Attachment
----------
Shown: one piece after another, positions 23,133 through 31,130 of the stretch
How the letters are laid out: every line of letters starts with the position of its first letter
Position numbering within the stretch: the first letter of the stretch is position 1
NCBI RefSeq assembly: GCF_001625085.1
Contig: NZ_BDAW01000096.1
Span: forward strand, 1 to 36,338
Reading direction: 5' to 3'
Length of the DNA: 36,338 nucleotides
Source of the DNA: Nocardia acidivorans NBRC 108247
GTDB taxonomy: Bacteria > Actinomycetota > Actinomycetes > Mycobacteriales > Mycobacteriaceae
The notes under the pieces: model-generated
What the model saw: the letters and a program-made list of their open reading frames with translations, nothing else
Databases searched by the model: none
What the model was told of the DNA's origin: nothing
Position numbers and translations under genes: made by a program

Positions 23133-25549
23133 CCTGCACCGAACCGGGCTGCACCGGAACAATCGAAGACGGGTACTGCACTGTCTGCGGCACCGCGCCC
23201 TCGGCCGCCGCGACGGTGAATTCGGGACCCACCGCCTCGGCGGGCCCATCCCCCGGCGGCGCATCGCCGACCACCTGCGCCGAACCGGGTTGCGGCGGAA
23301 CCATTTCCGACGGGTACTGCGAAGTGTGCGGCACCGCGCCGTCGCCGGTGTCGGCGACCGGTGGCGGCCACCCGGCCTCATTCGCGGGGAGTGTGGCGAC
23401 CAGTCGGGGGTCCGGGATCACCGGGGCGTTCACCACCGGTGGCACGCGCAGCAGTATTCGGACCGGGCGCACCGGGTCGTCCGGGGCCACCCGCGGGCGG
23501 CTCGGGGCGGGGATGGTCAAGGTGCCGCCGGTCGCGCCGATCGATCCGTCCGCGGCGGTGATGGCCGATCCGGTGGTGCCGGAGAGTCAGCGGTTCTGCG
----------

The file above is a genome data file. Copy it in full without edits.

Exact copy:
Shown: one piece after another, positions 23,133 through 31,130 of the stretch
How the letters are laid out: every line of letters starts with the position of its first letter
Position numbering within the stretch: the first letter of the stretch is position 1
NCBI RefSeq assembly: GCF_001625085.1
Contig: NZ_BDAW01000096.1
Span: forward strand, 1 to 36,338
Reading direction: 5' to 3'
Length of the DNA: 36,338 nucleotides
Source of the DNA: Nocardia acidivorans NBRC 108247
GTDB taxonomy: Bacteria > Actinomycetota > Actinomycetes > Mycobacteriales > Mycobacteriaceae
The notes under the pieces: model-generated
What the model saw: the letters and a program-made list of their open reading frames with translations, nothing else
Databases searched by the model: none
What the model was told of the DNA's origin: nothing
Position numbers and translations under genes: made by a program

Positions 23133-25549
23133 CCTGCACCGAACCGGGCTGCACCGGAACAATCGAAGACGGGTACTGCACTGTCTGCGGCACCGCGCCC
23201 TCGGCCGCCGCGACGGTGAATTCGGGACCCACCGCCTCGGCGGGCCCATCCCCCGGCGGCGCATCGCCGACCACCTGCGCCGAACCGGGTTGCGGCGGAA
23301 CCATTTCCGACGGGTACTGCGAAGTGTGCGGCACCGCGCCGTCGCCGGTGTCGGCGACCGGTGGCGGCCACCCGGCCTCATTCGCGGGGAGTGTGGCGAC
23401 CAGTCGGGGGTCCGGGATCACCGGGGCGTTCACCACCGGTGGCACGCGCAGCAGTATTCGGACCGGGCGCACCGGGTCGTCCGGGGCCACCCGCGGGCGG
23501 CTCGGGGCGGGGATGGTCAAGGTGCCGCCGGTCGCGCCGATCGATCCGTCCGCGGCGGTGATGGCCGATCCGGTGGTGCCGGAGAGTCAGCGGTTCTGCG